Late Season Whitetail Hunting – Look For Red Oaks
Immense trunks covered in tough armor like bark stretching upwards into powerful limbs, oak trees are a symbol of strength and dignity within the whitetail woods. While it is no secret acorns are a favorite delicacy among whitetail pallets, we also understand not all acorns are favored equally. Long standing woodsmen tradition tells us deer prefer white acorns much more than red acorns. This is true due to the lower tannin levels in the white oaks and less tannins equals a sweeter food. However, since white acorns are sweeter than their red cousins, this also means they are much more likely to be gobbled up faster early in the fall by deer, squirrels and chipmunks while there may be red oaks littered around untouched.
So where does this make the red oak a possible strategic advantage? According to a column by Wildlife Biologist Dr Dave Samuel on sportsman guide.com, red oaks have a higher fat content than whites and due to the tannins, take longer to rot. Deer might leave them alone in the early season due to bitterness yet that means, there is still a high fat, preserved food source laying around as the rut winds down and the bitter chills of winter stir the air. Not only are they higher in fat, after several months on the ground subject to the elements, the tannin levels in red oaks may leech out increasing the sweetness they did not have upon dropping in early fall. Could this be an overlooked late season game plan by all of us? Especially for those who do not have access to agricultural lands and hunt big woodland deer, ridges, bottoms and bottle necks could be the achilles tendon for scoring a bruiser buck, or even a fat ol doe in the oncoming face of winter.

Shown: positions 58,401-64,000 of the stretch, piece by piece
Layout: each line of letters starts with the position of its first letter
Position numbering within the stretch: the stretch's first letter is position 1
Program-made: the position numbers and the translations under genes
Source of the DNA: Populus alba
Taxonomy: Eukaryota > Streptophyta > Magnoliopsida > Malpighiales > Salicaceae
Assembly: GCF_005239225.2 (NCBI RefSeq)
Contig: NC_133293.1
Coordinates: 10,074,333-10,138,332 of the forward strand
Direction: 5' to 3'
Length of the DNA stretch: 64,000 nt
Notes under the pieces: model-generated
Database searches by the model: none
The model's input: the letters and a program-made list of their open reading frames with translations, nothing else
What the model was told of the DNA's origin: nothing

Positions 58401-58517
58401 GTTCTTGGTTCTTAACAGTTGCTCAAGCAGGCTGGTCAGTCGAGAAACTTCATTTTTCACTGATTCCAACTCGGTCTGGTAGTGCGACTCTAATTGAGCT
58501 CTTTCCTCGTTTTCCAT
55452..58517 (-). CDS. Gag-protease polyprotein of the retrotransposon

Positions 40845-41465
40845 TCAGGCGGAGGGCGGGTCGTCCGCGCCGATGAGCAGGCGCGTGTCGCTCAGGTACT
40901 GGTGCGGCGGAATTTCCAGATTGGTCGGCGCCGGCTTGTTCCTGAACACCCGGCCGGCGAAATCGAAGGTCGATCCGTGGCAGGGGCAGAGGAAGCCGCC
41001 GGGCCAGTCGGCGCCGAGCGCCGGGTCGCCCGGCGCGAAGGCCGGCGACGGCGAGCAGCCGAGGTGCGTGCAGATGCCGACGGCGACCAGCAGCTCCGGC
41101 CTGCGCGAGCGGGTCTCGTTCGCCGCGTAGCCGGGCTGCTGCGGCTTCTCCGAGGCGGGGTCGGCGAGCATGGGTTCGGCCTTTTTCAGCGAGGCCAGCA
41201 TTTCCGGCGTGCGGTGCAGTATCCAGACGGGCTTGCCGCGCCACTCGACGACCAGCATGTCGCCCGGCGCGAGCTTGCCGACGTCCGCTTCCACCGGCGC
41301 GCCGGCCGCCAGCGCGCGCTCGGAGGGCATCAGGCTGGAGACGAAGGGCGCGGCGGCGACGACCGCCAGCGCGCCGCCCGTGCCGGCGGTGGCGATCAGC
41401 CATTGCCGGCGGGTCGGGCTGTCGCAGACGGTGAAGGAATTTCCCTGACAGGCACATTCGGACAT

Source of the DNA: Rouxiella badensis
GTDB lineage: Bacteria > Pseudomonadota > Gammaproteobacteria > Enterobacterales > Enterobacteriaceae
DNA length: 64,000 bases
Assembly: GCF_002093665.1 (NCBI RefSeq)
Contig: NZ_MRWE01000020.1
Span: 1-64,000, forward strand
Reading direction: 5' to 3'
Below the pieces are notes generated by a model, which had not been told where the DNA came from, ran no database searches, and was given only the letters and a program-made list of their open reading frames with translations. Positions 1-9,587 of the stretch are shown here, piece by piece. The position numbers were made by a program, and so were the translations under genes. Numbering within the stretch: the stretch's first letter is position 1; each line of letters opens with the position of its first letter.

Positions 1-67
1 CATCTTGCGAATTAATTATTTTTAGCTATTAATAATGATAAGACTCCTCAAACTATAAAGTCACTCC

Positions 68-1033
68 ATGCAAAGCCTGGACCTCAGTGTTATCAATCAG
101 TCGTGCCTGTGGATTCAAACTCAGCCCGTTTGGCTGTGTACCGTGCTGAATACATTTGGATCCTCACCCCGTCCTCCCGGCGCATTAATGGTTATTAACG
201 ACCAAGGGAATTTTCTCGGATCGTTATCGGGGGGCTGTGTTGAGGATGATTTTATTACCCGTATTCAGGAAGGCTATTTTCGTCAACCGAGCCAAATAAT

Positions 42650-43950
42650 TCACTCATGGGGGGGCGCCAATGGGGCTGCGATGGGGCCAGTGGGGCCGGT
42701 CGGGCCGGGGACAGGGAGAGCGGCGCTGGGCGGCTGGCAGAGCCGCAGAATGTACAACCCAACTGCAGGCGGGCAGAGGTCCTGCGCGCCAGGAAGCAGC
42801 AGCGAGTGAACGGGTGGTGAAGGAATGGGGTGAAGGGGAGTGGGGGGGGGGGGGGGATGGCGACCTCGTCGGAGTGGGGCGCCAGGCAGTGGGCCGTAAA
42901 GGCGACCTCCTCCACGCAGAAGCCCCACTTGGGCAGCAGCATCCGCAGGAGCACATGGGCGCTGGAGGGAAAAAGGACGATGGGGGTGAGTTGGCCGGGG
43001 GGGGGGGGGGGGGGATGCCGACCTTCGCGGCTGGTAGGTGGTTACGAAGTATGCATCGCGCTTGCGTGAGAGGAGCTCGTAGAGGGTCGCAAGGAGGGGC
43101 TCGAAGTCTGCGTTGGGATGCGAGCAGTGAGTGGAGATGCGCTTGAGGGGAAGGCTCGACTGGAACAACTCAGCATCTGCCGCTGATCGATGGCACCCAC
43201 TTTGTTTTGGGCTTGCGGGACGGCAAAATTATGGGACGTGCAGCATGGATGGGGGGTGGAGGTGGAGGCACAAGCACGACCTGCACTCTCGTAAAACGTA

Re-evaluating our outlook on red oaks could be key to late season success. Although the late season won’t be here for several months, keep the idea in your back pocket. Mentally map out a game plan for later as time becomes short, temperatures turn frigid because the last thing you want to do is eat your tag.
Last Updated: January 13th, 2019